There may be little pick-up for some Gulf banks in 2010 following a bleak fiscal year in 2009 in which Kuwait saw the only increase in net profits in the region, at 70 per cent, while Bahrain’s banking sector posted the biggest decline, 35.23 per cent.
Shuaa Capital, the UAE ’s largest investment bank, said in its UAE Vision 2010 report that estimated bank net earnings would fall 15 per cent in 2009 and recover by only eight to 10 per cent in 2010.
“Following the past year’s challenges, we expect 2010 to remain a difficult phase for UAE banks as the economic recovery that we are expecting does not mean the end of the regional liquidity shortage, nor the improvement of asset quality metrics,” it said.
Aside from the Kuwaiti and Bahraini banks’ positions, those in other countries fared better than they would have thanks to government intervention and liquidity injection.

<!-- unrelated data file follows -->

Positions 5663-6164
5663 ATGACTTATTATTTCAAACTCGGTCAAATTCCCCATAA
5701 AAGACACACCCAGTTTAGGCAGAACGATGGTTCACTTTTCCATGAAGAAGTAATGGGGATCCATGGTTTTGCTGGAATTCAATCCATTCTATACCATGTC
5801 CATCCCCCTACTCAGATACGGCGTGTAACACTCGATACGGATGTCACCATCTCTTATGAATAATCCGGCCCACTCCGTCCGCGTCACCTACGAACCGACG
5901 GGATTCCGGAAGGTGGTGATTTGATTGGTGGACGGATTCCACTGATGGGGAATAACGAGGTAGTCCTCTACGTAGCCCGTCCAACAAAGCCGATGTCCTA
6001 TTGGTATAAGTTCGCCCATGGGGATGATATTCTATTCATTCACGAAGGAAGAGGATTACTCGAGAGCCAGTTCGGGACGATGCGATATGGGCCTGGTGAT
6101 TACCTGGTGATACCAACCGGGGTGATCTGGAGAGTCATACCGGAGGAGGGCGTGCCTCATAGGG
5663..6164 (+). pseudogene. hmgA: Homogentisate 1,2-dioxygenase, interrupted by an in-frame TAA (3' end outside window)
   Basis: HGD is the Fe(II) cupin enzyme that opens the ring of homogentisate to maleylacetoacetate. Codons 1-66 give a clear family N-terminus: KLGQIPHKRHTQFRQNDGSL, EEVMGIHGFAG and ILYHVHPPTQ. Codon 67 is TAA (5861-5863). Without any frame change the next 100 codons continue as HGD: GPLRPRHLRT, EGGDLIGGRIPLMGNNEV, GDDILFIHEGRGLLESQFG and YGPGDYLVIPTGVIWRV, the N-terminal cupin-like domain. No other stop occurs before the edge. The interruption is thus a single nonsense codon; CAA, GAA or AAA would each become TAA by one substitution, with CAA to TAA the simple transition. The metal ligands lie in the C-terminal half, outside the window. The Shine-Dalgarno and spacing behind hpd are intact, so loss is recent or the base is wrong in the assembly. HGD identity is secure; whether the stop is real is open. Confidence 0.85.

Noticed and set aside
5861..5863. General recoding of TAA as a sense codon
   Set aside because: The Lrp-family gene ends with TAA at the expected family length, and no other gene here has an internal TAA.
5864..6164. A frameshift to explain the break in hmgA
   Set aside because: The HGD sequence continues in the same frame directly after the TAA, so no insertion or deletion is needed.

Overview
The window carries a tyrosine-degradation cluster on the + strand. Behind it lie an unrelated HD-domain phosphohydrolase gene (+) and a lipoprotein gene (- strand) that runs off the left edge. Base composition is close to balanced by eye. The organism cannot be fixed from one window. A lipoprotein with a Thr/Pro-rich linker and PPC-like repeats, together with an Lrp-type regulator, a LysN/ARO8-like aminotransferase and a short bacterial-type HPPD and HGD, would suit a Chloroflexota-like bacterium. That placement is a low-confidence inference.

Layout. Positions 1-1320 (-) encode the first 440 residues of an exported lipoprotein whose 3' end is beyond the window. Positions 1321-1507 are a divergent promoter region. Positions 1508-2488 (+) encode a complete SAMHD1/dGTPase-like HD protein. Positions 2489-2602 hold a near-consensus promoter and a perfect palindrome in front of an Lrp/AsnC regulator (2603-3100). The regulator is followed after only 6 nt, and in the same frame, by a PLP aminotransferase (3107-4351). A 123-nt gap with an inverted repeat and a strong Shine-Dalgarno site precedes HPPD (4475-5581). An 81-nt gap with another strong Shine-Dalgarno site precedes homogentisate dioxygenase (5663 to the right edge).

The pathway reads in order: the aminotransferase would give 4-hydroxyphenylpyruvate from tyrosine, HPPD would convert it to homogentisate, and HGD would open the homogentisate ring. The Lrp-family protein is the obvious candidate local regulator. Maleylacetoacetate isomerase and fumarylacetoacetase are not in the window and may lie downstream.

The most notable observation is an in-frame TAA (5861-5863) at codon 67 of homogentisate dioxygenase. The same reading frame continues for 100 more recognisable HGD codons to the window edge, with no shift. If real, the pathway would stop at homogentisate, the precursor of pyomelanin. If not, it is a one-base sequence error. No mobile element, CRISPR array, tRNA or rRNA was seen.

“GCC bank profits were squeezed in 2009 due to deteriorating asset quality and slowing business volume growth,” said Rahul Shah, banking analyst at Deutsche Bank.
Dubai’s business community breathed a sigh of relief earlier this year as the city-state tabled a betterthan- expected proposal for $26bn worth of debt restructuring.
Confidence in Dubai has taken a knock since the full extent of its debt problems surfaced last year. Business sentiment in the emirate was down in the fourth quarter of last year, a slump that coincided with Dubai World’s November debt announcement, according to a survey by HS BC Holding plc.
“ A number of my clients in construction are owed payments by Dubai World… and now we have an understanding of what is going on
that is positive,” said Faraz Mahmood, vicepresident at Dubai-based investment bank MAS ClearSight’s private banking department.
Without the help of Abu Dhabi, it’s unlikely that Dubai could have avoided a default. Its oilrich neighbour has so far pumped in $20bn to help Dubai, a move that has brought both sides closer together.